Under alias: recalcitrant husband arrested as he tries to reach son’s wedding

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Under alias: recalcitrant husband arrested as he tries to reach son’s wedding 

Information that came to the attention of the advocates at Yad La’isha led to the dramatic arrest of a longtime get-refuser | His refusal to grant his wife her divorce led to his being barred from his son’s wedding | All the details about this exceptional arrest.

Chanan Greenwood | Yisrael Hayom | 8 September 2019

In what has been described by experts as one of the most difficult cases of chained women (agunot) in today’s world, even being barred from attending his own son’s wedding was insufficient reason for this get-refuser to grant his wife her long-awaited divorce. In an unprecedented step, the man who had traveled to Israel in order to attend the marriage of his son will remain under arrest until he frees his wife from the bonds of marriage.

The story began 23 years ago, when an American ultra-Orthodox couple wed.  About 10 years ago, after a failed marriage which included the wife’s allegations of severe abuse, she decided to divorce her husband, took their four children and left. At first the husband agreed to give her a get, but later retracted.  In a most unusual step, the chief rabbi of the Belz Hassidic group joined the court ruling which stated that he must deliver the get without delay and without condition.  Even this, however, did not help.

About six years ago, the husband visited Israel. The authorities issued a stay of exit order prohibiting him from leaving the country, and as such he was stopped by the Border Authority as he tried to leave using his passport.  However, several days later, he managed to trick the authorities, escaping back to the United States by using a false identity, probably that of his brother.

Last Thursday, Rabbinical Court Advocate and Attorney Tehila Cohen from Yad La’isha: The Monica Dennis Goldberg Legal Aid Center and Hotline who has been working on the woman’s case for the past two years, received information that the get-refuser had boarded a plane for Israel in order to attend his son’s Sunday night wedding.  This information was conveyed to the rabbinical court’s Agunot Department and as a result, a control room was set up to coordinate efforts with the police and the Ministry of Interior. They decided to scan the faces of all the passengers who disembarked from the flight in order to identify the incoming get-refuser.

At 15:45 the man was identified as he got off the plane.  Airport police officers trailed him to Passport Control where he presented an unknown passport bearing his name but with a picture that did not resemble him at all. The man was immediately arrested.  A search of his possessions revealed that he also had a Canadian passport with him.  In a special move, the Jerusalem Rabbinical Court convened just two hours before Shabbat commenced, and decided that he would remain under arrest until a court session could be held on Sunday morning to discuss his case.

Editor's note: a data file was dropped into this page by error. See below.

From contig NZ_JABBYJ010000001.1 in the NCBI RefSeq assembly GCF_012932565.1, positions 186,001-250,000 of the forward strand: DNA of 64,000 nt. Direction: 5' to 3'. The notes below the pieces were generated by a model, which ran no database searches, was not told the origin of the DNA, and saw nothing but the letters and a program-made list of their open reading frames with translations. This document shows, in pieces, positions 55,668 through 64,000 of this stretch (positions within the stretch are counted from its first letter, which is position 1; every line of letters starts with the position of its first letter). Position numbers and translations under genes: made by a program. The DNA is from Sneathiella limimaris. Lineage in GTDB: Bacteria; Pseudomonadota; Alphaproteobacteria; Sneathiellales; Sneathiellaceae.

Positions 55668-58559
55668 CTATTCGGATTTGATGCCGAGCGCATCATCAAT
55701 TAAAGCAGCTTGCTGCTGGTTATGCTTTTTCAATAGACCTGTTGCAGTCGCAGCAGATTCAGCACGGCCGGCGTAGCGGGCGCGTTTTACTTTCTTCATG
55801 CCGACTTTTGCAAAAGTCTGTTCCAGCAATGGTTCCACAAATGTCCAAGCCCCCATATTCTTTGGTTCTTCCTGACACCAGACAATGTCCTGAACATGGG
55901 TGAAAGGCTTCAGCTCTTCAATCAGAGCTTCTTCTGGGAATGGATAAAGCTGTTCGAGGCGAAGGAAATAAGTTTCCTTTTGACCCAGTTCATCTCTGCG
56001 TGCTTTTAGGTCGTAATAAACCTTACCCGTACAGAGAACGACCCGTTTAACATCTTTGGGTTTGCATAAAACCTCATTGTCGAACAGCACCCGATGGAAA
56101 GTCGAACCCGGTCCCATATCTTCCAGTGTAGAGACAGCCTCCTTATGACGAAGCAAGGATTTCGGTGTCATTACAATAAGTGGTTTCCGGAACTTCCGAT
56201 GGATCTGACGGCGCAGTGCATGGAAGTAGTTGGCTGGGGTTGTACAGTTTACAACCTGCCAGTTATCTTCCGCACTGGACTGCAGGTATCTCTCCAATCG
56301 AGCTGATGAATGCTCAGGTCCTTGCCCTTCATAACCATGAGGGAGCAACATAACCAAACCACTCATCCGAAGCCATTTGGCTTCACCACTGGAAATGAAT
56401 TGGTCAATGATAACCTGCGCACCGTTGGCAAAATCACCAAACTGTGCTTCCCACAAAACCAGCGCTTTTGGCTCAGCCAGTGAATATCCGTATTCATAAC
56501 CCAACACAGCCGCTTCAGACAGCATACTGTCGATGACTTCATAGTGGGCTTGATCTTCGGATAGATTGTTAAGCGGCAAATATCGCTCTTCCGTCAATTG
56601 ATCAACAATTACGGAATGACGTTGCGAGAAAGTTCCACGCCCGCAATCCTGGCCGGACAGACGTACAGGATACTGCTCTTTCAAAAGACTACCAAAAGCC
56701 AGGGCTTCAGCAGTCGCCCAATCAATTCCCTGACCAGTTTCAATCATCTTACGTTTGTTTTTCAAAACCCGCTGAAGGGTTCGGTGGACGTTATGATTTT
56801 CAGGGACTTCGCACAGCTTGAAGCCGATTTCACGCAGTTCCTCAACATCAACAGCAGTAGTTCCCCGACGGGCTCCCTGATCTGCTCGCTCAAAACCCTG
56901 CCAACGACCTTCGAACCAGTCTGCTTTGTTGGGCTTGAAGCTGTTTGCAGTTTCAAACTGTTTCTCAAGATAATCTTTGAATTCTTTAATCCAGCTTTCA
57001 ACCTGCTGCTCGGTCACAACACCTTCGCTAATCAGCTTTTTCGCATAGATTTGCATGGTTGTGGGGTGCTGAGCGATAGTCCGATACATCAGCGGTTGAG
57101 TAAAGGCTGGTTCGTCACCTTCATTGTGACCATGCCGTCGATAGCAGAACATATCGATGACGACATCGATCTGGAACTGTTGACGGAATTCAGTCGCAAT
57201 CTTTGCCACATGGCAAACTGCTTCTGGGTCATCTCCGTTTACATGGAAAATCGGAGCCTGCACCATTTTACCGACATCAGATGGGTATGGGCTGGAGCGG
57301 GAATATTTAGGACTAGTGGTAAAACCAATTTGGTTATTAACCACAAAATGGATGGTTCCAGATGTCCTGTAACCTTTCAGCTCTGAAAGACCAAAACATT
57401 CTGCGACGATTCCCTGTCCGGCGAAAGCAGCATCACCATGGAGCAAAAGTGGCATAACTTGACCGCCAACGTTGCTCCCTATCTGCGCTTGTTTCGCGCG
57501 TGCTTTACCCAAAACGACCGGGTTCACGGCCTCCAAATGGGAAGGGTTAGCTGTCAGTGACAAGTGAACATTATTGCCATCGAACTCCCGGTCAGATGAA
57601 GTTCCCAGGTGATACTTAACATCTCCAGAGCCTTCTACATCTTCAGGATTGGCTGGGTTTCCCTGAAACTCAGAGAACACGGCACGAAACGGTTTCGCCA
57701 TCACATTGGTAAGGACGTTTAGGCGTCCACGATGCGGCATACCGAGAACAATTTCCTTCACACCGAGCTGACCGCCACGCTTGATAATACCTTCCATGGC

However, it soon became apparent that even the threat of detention was not enough to convince the man to give a get to his wife.  A few hours before his son’s wedding, the police brought the man to the rabbinical court but even then, he refused to grant the get. The wedding took place as planned, but without the father’s presence.  In addition to the get-refusal charge, another reason the court did not release him for his son’s wedding was because in 2013 he had fled the country, despite promising to appear in court.

Pnina Omer, Director of Yad La’isha said, “Great efforts were made to have the get given before the wedding because we sincerely wanted the father to be allowed to bring his son under the wedding canopy.  Unfortunately, the father, who stubbornly continues to deny his wife her freedom, rejected all of the suggestions we made to him.  He chose to remain under arrest instead of being present at his son’s wedding celebrations. I reiterate my call to the leading rabbis to work together to find a halakhic solution to the problem of chained women.  I thank the Agunot Department for their assistance in this case.” Today, (Monday) the Supreme Religious Court convened at the husband’s request, but he will probably remain in detention until he gives the get.

Rabbi Eliyahu Maimon, head of the rabbinical courts’ Aguna Department: “We thank the officers from Ben Gurion Airport Police and the Border Authority of the Ministry of the Interior for their cooperation.  In the past year, we succeeded in releasing 60 non-Israeli women from their status as agunot.  This would not have been possible without the assistance of the State of Israel.” 

Read the original Hebrew article on the Israel Hayom website

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